Are you prepared for the daily and never-ending question you will get if you leave your arm exposed, "What happened to your arm question?" You can come up with your own response. But I like to say, "Oh, I used the skin to create a penis. It doesn't work right because I was born with a vagina. But my wife wanted me to be able to penetrate her and pee, standing up. She didn't want me to embarrass her if I was ever in a gym locker with any of her friends or family. One always has to look after their reputation.

Don't you agree?

Recovery from the harvest area on the forearm is years, and from my experience, you never get the full use of your arm again, so if you choose your arm to, be prepared to look like a burn victim and be ready to have a disabled forearm for life.

So, you want to pee standing up? Who wouldn't? What a convenience to pee standing up; if I had the choice, I would pee standing up too. But think about this: going from a female urethra to a male urethra is tough. The urethra has to lengthen and run through the skin used to create a penis. Creating something in Surgery is much more complicated than cutting something off. When you make it, you create the opportunity for complications, and the Phalloplasty generates many different things at once in one Surgery. The Phalloplasty complication rate ranges between 39% - 95%. The complications vary depending on the desired penis and urethra length. My on-the-street poll for complication rates with Phalloplasty is 100%. 100% of the people I have talked to and read about have had complications.

If you google surgeons with Phalloplasty in their wheelhouse, you will be pleasantly surprised by websites bolstering 100% success rates and limited explanations of complications and risks. Do not be fooled. My inquisition question would be to ask them, "at what cost?" If I told you, "Hey bud, ride your bike 10 miles to the next town, " the probability you will get hit by a car and maimed for life is between 39%-95%. Now, you may have up to a 95% chance of getting hit, but if you hang in there and endure having Surgery up to 22 times, we guarantee that 100% you will pee standing up. Are you ducking nuts, man?

The most frequent complication of Phalloplasty urethra lengthening is Fistulas. Aw, fistulas, those little inconveniences, inconsiderate small holes that develop between where the vagina was and the new path up to the bottom of the penis. These tiny holes cause significant problems and pain; my God, the pain can be horrendous and cause severe infections and a detectable stench of urine that drains out of the holes throughout the day. Fistulas cause pain, swelling, incontinence, and the embarrassment of smelling like an infant or 100-year-old man that needs to have their diaper changed. The problem is the stench will be coming from you, and you will have to learn how to carry diapers so that you can change them several times a day. Take that as a confidence boost and an excellent intimacy motivator between you are your lovers. Sexual spontaneity will most likely be nonexistent. Good news, you might be able to pee standing up, but your fistula will dribble urine on the floor.

Last fistulas have a high probability of not being successful in Surgery. If you do need additional operations, be prepared to continue the process several times to get the issue resolved. But, in the end, you may still have to remove the urethra lengthening and re-route it back to the same place you started. Peeing will again require that you sit down. Yup, that's right, peeing sitting down. I hope you can still reach orgasm because that would be a real bummer!

Infection, hell yes! Imagine having your skin ripped and burned from your body and placed on tables where a doctor creates a male organ and re-attaches to your opened body carcass. The area where this exposed organ is being held together by stitches and gauze will be exposed to the outside elements for weeks and weeks. The wounds that need to heal are located inches from where you defecate. If you develop a fistula, urine will also meet the wound. Are you afraid of touching a bathroom doorknob? Hell, honey, hold your breath, be strong and if it gets to you to bad, break out the Xanax and don't think about it. Better yet, THINK ABOUT IT and the risks.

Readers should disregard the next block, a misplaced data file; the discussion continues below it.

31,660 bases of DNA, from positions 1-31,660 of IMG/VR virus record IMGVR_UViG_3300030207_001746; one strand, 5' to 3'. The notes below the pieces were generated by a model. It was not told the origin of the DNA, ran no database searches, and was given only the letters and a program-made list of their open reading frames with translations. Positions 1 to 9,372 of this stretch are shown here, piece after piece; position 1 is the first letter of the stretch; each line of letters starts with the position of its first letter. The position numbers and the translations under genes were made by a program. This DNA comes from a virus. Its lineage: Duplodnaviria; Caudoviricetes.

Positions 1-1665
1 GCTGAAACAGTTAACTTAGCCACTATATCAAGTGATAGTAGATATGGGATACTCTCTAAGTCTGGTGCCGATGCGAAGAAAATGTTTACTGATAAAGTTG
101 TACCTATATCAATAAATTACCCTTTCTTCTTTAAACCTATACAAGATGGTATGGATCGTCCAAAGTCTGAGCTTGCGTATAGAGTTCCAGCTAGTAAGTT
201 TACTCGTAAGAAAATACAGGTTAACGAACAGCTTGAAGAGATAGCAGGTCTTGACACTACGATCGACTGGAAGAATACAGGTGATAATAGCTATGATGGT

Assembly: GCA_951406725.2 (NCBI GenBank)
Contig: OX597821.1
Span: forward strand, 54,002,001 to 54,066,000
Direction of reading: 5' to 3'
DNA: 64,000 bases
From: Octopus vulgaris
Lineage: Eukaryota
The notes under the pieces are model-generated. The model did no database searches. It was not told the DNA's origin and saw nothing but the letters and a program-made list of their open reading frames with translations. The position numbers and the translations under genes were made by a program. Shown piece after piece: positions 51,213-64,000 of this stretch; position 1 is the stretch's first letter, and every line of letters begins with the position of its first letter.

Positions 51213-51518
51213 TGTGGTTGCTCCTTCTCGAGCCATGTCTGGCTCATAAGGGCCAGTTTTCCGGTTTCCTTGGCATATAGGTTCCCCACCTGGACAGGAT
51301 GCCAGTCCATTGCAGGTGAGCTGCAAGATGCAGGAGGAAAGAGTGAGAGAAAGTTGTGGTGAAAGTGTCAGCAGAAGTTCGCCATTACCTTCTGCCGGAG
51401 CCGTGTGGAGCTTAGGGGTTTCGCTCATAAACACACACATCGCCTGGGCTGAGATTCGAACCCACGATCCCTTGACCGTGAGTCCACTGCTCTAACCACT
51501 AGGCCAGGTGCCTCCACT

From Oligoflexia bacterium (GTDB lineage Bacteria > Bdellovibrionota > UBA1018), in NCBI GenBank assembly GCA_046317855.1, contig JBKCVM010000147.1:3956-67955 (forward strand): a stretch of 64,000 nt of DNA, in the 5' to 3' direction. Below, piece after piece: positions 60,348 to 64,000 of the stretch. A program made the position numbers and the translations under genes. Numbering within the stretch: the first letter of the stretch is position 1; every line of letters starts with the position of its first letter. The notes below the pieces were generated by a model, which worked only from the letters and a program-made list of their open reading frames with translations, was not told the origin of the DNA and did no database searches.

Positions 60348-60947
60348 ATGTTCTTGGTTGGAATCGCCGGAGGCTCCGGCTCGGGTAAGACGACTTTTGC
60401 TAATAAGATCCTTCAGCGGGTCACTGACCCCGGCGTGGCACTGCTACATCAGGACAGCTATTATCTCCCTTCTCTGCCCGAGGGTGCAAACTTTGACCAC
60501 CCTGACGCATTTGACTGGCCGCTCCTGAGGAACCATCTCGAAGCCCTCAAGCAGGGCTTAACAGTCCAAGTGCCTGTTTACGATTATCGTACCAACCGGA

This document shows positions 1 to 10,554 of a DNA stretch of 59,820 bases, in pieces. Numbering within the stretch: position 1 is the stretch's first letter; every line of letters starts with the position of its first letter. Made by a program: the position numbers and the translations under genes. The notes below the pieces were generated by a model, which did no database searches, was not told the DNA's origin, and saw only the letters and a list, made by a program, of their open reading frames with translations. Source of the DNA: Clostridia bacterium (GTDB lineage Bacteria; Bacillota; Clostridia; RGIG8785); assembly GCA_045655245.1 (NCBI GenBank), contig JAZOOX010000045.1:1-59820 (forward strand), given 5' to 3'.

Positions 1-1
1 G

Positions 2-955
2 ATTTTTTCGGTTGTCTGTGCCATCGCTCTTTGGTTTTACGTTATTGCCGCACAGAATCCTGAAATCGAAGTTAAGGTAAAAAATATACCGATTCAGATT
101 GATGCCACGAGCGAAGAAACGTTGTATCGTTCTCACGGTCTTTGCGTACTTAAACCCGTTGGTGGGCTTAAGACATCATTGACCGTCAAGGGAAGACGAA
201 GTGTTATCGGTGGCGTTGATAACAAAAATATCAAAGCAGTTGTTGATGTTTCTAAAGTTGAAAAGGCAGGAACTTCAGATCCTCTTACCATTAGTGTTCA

For weeks you will have what is called a super pubic tube; this is a tube that comes out of the side of your body, travels inside you, and is inserted into the bladder to allow your Phalloplasty to heal. Some surgeons are ok with removing it after 4-6 weeks, and some won't remove it for months and months. It's uncomfortable but the least evasive part of the Surgery. Enjoy no middle-of-the-night bathroom breaks.

Sepsis, ever heard of this medical delight? With the evasiveness of this Surgery, which is mildly covering the bases of the severity. I like to gauge the bench of a Phalloplasty as inhuman and grotesque. In any case, the odds of getting an infection are high. If you add a sepsis infection, it can knock a patient back light years in recovery. Sepsis feels like you went ten rounds with Mike Tyson in the day, and the spar ends with Bruce Lee jumping in the ring adding a roundhouse kick that catapults you back into the bed that is made up of steel nails. The least amount of movement feels like you are moving a house with your bare hands. Psychologically you feel defeated by having to change the channel on TV with a remote; it's bad guys. Sleeping is something you can forget about with irritable leg symptoms. You can look forward to the gaze of insomnia as it sets in, which leaves you feeling hopeless and lost.

Surgeons? So, what's with the surgeons that get into this field?

Let's think about that.

What part of society do we represent to people other than our friends and family? What would that say to us if we thought about facts and not how we wished our culture was? As transgender people, we are often exposed to mockery, bigotry, loathing, and judgment and treated with the lowest form of virtue. How many times can you count when you have been out and overheard a joke about the transgender community, only to watch the wine glasses click together with hilarity and approval Until? Recently, we were the red-headed stepchild of the LGBT community. The last letter in the acronym of the least accepting society in the world. Even our kind, the LGBT community rejected us, derided us and only left a crack in the door for acceptance. It has only been since Jenner that we have been revered as even a species of the human race, and that was only 5 or 6 years ago.